Teaching old bush-guides new tricks and new guides old bush-tricks is the job of Brain Bode, our guide training extraordinaire. After a few classroom sessions covering the very exciting subjects of “grasses, sedges & weeds” Brian decided to take the guides out for some fresh-air:
Our early morning game-drive rapidly became an exciting tracking session. Just 1km out of Siwandu we came across fresh Wild Dog droppings and tracks.
A quick 180° turn resulted in 8 guides spending about an hour following footprints and other signs left by these unpredictable predators. On numerous occasions we stopped the vehicle… got out… walked a few meters to re-confirm our suspicions. Off the road… into the bush… back onto the road the tracks went, clear signs that the pack was on the hunt! Coming around a corner, suddenly there they were: 7 beautifully “painted dogs” lying in the road, fully fed.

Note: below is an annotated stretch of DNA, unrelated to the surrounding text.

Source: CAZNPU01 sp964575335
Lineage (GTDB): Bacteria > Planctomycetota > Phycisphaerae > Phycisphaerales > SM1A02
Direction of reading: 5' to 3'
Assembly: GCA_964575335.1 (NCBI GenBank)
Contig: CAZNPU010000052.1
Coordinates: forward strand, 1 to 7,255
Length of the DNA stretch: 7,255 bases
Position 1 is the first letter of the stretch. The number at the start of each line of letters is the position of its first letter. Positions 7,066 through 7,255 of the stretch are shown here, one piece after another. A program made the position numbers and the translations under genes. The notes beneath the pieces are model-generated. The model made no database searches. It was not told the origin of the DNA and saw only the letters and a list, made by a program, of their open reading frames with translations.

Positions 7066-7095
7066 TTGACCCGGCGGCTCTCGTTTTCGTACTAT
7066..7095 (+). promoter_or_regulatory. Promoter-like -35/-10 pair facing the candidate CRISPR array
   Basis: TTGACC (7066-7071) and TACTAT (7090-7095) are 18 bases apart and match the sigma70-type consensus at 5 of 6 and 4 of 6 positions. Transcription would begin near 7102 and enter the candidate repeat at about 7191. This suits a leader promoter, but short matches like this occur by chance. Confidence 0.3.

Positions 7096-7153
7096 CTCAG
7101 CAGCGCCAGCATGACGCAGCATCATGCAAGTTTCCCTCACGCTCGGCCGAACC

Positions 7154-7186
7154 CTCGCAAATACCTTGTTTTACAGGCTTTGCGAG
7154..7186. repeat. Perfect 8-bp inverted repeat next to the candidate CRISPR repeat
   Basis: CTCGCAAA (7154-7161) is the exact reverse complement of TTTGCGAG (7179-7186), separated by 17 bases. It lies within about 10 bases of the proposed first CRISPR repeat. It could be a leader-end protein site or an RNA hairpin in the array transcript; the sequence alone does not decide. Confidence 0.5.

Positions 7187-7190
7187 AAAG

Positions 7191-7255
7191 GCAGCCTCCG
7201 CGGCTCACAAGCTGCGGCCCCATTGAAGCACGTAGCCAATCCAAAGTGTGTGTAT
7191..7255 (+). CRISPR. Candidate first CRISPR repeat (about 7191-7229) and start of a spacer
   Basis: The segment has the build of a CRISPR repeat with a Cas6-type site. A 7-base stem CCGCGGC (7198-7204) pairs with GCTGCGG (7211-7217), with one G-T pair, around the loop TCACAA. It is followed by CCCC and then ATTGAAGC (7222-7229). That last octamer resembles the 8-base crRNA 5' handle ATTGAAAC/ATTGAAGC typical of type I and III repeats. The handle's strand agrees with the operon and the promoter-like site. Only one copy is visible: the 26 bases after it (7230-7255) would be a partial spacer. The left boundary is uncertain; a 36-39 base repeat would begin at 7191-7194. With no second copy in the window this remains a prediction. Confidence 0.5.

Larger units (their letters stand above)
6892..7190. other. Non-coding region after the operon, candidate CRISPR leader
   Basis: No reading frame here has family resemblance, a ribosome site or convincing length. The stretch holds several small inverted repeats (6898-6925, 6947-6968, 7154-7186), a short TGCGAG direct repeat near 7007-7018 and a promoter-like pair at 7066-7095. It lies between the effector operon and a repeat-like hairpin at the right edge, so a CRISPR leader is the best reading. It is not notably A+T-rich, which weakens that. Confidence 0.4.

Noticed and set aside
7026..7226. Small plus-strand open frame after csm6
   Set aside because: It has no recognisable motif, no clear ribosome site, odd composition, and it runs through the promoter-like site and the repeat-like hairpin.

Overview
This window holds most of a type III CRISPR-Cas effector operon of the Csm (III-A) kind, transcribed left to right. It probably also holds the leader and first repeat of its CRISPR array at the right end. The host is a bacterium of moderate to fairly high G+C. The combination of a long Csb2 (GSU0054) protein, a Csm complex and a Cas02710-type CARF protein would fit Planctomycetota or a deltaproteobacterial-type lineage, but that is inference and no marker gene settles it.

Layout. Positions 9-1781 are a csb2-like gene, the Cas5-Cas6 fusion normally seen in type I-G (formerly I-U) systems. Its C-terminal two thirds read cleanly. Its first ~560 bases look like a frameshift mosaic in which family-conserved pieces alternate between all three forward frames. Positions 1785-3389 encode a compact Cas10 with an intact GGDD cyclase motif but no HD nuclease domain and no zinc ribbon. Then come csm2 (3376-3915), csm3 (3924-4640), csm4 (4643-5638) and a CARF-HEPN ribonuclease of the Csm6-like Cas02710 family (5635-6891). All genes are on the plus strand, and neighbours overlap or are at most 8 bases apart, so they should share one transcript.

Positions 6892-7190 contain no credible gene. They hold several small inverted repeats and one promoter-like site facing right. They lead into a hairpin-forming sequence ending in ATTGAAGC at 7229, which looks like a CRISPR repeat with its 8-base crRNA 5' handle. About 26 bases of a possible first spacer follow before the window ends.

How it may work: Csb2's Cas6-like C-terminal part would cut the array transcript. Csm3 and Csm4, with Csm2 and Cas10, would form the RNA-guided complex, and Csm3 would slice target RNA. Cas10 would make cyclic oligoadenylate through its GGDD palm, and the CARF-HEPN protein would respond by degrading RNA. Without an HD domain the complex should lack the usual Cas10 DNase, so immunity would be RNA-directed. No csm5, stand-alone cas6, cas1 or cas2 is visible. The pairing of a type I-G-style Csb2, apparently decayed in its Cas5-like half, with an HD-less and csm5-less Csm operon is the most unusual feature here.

Soon the questions started flying between the guides in the Land Rover. Which pack is this? Who is the alpha pair…? The questions kept on coming. What an incredible feeling to be part of a team of guides who had tracked these endangered animals, found them and then were the only people observing them. Just when we thought all our questions were answered, another 14 dogs joined the pack, one still carrying a leg bone from their earlier successful hunt.
Wild dogs usually hunt daily with early mornings and late afternoons their peak hunting times. They are considered to be one of the most efficient hunters in all of Africa. We observed 21 of an estimated 5,000 wild dogs remaining in the wild today. The Selous Game Reserve has one of the largest and most important populations of dogs in the world. After a few more questions and photos, it was time to return to camp. What an experience!